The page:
Can a single low-volume car help generate levels of enthusiasm for a brand? Apparently, the answer is "yes."
When asked what he thinks the Pontiac Solstice will do for Pontiac, John Larson, Pontiac division general manager, answers without reservation, "Worlds." Before the first car rolled out of the Wilmington, DE, assembly plant, the division had 9,000 orders. While Larson admits that some of those people might not follow through, the level of enthusiasm that he's witnessed for the vehicle (during the press introduction in Portland, Oregon, one of the "first 1,000" people to place an order for the car spotted a photo on a blog, analyzed the background, determined where the hotel was, and set out to see the cars and to meet people who have been raised to demigod status in that world, like Small Car vehicle line executive Lori Queen), he's not concerned that they'll be able to sell what they build. And while he's not specific about the number of vehicles that they'll be building annually in the plant—low-volume production that will be shared with Saturn when it comes out with its Sky roadster in the first quarter of '06—he provides a ballpark of 15,000 to 20,000 units, but notes that they'll always try to have one less Solstice than there is demand for, a strategy that was used by Mazda for its Miata two-seater. . .speaking of which, Larson points out that the 9,000 orders is nearly the number of Miatas sold last year (9,356). While there was some pre-production public speculation that the program was being delayed, Larson points out that they'd always promised that the vehicle would be coming in the Summer of '05, and that the first 1,000* went out the first week of August. "We're on the cusp of great things at Pontiac."
Why you can't always believe even accurate reports about production problems being, well, problems.
About those widely reported hiccoughs for the Solstice, the problems with the front fascia, the top, etc. Lori Queen explains that if the Solstice had been a high-volume, high-risk vehicle (like, say, the Chevrolet Cobalt, a program that she was working on at the same time as the Solstice), then those problems would have been, well, problematic. But in the case of the Solstice, this was a matter of expectation, not enormous concern. That is, the development of the program was one where they went from the math data to production tools. There were no intermediate prototype tools—or vehicles built (so-called "integration vehicles")—as would be the norm in a vehicle program. Part of this was an issue of cost, as this was to be not only a low-volume program, but a low-cost program, as well, with the car starting at less than $20,000 ("Ten years ago, a vehicle with fewer than 30,000 units would be a premium program," Queen remarks). And it was a matter of timing, too (it was a 27-month program), and tooling builds take plenty of time. "We pulled tools ahead and assumed that there would be fit or processing problems," Queen says, which is certainly a non-traditional approach to vehicle development. In fact, the entire program—which she not entirely facetiously describes as "no volume, no money, no time"—was one where non-traditional approaches were the norm, not the exception. Normally, she explains, there would be three iterations:
This was not so with Solstice. ("Boeing doesn't double tools," she remarks of how the aircraft manufacturer develops new products.) "We pulled the tools ahead and assumed that there would be fit or processing problems," Queen says. That's why there were those reports of problems. It may have surprised some people, but not the Solstice development team.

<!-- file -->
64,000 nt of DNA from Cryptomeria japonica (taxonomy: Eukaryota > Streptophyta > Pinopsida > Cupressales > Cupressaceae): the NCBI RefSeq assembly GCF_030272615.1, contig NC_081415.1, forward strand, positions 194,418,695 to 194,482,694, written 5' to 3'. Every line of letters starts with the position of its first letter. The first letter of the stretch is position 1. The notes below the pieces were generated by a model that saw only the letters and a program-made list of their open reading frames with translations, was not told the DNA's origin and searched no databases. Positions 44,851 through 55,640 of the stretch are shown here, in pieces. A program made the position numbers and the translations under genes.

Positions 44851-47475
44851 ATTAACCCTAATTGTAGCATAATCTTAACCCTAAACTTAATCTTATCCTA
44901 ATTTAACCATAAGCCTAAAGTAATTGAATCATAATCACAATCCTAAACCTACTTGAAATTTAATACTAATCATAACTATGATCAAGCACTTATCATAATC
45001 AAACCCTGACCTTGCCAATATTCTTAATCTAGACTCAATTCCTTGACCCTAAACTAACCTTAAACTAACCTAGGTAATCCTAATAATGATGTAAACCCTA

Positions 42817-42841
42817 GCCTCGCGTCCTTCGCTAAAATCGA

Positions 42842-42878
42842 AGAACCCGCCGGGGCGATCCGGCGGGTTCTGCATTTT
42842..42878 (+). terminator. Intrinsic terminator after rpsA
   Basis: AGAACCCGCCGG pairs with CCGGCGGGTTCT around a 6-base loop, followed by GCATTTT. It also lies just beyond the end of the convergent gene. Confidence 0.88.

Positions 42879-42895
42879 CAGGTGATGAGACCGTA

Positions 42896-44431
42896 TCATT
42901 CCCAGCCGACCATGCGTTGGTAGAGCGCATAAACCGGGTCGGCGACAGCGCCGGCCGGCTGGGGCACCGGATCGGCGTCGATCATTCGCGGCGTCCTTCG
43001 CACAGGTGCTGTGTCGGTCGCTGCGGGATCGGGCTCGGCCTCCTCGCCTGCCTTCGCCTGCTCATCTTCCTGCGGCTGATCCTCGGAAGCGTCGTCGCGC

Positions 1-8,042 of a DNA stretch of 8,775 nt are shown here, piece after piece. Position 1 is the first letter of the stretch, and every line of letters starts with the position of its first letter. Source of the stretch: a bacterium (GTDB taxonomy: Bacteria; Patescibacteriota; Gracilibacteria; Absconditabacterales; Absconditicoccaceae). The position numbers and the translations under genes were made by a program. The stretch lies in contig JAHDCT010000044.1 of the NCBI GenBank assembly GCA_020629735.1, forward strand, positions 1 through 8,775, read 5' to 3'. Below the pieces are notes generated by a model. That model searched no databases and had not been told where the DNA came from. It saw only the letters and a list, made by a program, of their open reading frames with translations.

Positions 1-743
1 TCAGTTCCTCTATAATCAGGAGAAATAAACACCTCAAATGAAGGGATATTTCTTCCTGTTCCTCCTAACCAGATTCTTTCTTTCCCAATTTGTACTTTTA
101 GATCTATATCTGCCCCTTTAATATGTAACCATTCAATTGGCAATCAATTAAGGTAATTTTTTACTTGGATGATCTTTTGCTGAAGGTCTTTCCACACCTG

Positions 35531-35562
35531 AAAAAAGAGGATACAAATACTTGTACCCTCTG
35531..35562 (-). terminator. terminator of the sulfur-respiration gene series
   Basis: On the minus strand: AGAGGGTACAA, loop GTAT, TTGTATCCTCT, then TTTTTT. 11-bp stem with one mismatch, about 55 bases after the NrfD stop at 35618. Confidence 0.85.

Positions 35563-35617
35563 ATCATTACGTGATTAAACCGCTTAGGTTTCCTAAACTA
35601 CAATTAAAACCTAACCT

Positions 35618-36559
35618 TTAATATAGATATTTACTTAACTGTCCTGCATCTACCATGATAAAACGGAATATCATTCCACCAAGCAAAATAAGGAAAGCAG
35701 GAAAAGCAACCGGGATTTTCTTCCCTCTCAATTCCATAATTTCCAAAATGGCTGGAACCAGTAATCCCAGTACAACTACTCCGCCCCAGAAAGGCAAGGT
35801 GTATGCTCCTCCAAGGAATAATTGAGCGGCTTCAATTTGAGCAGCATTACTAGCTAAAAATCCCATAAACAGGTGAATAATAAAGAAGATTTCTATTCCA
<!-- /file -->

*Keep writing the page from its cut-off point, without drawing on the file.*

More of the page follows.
While the present mantra at GM (as well as all vehicle manufacturers) is about the importance of math modeling and about "going straight to math," Queen (who is not only an engineer, but whose husband, Jim Queen, is GM's vice president, Global Engineering, so she knows more than a little something about engineers), points out, "If engineers think they have another chance, they don't take the math seriously." In other words, if it is known that there will be another opportunity to make a change to something as the program goes through another stage (e.g., pre-prototype to integration vehicles), then there is a tendency to figure that they'll get it right at the next step. "Engineers triage what to do everyday," she remarks. So what's key is getting things done. But faced with the fact of going to production tools, the opportunity for putting things off simply isn't there. She acknowledges that during the development they made some people uncomfortable as they followed a course that took the traditional critical path approach and threw it out the window.
What they've done is to create a new approach. It is one that she says can be used for other programs going forward. The aforementioned problems were anticipated—not necessarily the precise problems, but that there would be problems was expected. It was a matter of building, testing, then tweaking until they got it right. Certainly, given that they were working on a low-volume program—Queen says that it is exceedingly unlikely that they'd ever take this approach for a Cobalt-like program, where you're betting the store on success—and that because they were starting with a clean-sheet (i.e., developing the Kappa architecture, so it wasn't a matter of trying to modify things that existed), the Solstice program methodology is in the GM book of how to do things better, faster and cheaper.
When's the last time you read about a car being produced by a mainstream brand and "robotic welding" isn't part of the story?
Structurally, observes Bob Lutz, the Solstice platform is like a "reduced Corvette," as there are two hydroformed frame rails running fore and aft. The cross-car beams are attached to those rails with MIG welding. Given the low-volume production volume of the vehicle, there is no robotic welding in the plant: all of the welding is performed by hand. Given that arc welding is a considerable skill and that most automotive welding is robotic resistance welding, extensive training was performed at Wilmington to get personnel there ready to weld what is arguably a hand-built car. Even though it was conceived and designed as a convertible, this arrangement makes the vehicle rock solid: it has a bending frequency of 20.9 Hz and a torsional frequency of 18.8 Hz.